I thought that we weren't supposed to dwell on dead prophets, but rather follow the living one! :)

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jon said...

Isn't anyone alarmed by the misognynistic message this requirement sends? First, it mandates that only men may bear their testimonies. Aren't there any Mormon women out there who care about this? Are you so brainwashed that you cannot see that the Mormon church and doctrine will always see and treat you as second class citizens? Second, it states that no children may bear their testimonies. But, aren't children "allowed" to "choose" for themselves at 8 years old to become a member of the church? Shouldn't a 17 year old possess the ability and right to speak their mind? After all, since you allow an 8 year old to make such a life changing decision, shouldn't that 8 year old, now 9 years older and 17, be allowed to tell their fellow members how they feel? Third, it is flat-out racist and intolerant to deny someone who does not speak perfect English, or who was not born here, to bear their testimony. There is no logical expalanation here. If the Mormons present during a foreigner's testimony cannot understand what he or she is saying, they should do what any intelligent, tolerant, (Christian) person would do: ask them. I'm sure if they are willing to get up in front of a bunch of strange, white American Mormons to say how they believe, they'll be willing to discuss it one-on-one with those who could not understand them. Last, and the thing that bothers me most, is the refusal to let anyone bear a "negative" testimony. Isn't that their 2nd amendment right? Don't they have the right to speak as they wish? And, what is wrong with doubt? If no one ever doubted anything, Black humans would still be considered 3/5 of a human being and they would still be banned from the doors of the Mormon church. In fact, doubt is something of a mainstay in Mormon culture; members of the church are regularly told to not only doubt, but to distrust entireley, anyting that is not Mormon doctrine. Why then, are members prohibited from expressing doubts in church? Wouldn't the bishoprick want to know who among their members does not believe? I just can't see how the members of this congregation would allow such anti-Christian behavior.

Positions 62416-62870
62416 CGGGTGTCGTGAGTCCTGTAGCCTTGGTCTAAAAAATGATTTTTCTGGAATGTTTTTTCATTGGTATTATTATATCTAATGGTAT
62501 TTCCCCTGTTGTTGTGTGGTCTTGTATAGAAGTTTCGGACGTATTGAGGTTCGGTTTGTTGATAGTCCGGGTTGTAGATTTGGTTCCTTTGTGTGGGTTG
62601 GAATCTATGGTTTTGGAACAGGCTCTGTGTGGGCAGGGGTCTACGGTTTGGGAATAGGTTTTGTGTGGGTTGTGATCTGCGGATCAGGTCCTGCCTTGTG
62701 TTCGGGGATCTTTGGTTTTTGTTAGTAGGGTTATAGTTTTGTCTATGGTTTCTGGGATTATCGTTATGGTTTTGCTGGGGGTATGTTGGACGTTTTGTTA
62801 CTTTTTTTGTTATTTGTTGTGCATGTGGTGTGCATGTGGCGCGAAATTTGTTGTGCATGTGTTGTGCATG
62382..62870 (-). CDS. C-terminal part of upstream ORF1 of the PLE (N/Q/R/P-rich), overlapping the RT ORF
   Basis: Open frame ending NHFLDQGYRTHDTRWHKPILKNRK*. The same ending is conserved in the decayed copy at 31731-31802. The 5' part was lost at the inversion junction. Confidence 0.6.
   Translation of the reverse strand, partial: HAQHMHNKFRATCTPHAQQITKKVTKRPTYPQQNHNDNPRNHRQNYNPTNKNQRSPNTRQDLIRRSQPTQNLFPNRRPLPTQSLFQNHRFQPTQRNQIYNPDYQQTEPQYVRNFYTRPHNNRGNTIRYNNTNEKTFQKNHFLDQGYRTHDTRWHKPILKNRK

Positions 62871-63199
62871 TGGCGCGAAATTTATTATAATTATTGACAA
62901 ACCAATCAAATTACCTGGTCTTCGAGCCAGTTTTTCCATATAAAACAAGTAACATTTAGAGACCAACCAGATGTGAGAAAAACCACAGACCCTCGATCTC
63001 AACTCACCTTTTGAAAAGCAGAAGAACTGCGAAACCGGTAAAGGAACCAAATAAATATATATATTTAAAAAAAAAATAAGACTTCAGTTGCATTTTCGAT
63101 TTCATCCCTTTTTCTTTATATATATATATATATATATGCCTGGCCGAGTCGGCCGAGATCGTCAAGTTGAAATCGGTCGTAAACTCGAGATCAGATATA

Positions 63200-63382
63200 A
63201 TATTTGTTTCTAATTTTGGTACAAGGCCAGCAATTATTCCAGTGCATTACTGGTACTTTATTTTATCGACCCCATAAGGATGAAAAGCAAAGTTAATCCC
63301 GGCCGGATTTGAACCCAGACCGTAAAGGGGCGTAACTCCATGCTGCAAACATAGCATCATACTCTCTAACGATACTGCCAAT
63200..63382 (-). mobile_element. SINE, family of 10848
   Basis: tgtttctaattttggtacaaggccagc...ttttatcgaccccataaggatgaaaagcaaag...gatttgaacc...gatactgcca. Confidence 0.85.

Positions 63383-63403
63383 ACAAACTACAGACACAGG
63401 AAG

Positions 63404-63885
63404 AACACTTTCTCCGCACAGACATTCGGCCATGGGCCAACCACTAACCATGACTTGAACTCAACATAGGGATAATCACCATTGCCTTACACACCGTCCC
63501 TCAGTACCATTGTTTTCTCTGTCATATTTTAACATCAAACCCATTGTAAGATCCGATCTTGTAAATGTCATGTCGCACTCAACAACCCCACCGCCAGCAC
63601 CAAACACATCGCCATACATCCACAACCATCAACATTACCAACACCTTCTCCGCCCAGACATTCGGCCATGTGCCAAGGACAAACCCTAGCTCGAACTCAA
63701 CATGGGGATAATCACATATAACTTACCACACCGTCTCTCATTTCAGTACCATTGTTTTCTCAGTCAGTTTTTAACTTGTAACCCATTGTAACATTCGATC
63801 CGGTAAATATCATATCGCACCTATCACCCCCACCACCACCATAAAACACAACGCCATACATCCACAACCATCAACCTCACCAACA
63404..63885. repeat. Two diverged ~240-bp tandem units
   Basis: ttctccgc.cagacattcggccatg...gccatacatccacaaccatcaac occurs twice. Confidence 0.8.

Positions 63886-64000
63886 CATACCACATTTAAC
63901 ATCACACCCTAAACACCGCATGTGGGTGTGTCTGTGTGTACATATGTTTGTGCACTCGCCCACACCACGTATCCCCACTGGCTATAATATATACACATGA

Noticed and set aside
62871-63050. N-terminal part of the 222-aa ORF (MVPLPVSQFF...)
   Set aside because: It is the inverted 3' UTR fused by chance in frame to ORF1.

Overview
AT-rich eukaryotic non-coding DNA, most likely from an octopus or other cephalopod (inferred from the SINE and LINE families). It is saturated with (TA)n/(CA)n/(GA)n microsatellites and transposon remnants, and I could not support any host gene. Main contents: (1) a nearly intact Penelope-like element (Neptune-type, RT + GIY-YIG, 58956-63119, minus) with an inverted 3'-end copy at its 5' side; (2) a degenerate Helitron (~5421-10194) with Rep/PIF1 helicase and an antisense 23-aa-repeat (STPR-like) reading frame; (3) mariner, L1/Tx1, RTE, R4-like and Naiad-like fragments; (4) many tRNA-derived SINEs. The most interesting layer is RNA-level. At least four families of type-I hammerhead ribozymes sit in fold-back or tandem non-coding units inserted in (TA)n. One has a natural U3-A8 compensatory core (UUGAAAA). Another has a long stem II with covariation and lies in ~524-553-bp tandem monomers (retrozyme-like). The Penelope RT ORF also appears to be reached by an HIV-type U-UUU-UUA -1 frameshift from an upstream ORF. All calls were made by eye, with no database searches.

Esther said...

Dear Jon,
I hope you will read my comments so that you may understand the information you read on this blog is false. But first, to ensure that my comments are clear, I'd like to mention that "Mormon" is a nickname that the world has given to this church. My church is actually called The Church of Jesus Christ of Latter Day Saints. Members of this church may more appropriately and accurately be referred to as Latter Day Saints or LDS.
That being said, you're exactly right. Members of this congregation do not allow such anti-Christian behavior. This blog was meant to be comical among the "Mormon" culture, but unfortunately the author(s) did a terrible job. In addition, they didn't bother making any disclaimers or statements that this is not what LDS members believe or practice. This lapse of good judgement has caused concern from yourself and probably others who aren't completely familiar with LDS practices. I apologize that some members of my church are insensitive or perhaps too naive to realize that not everyone will know that they are trying to be funny. I myself was offended, and I am a practicing member who has no problem laughing at the Mormon culture idiosyncrasies. (It's also possible that the author(s) themselves are not members of the LDS church or are not in good standing with the church.)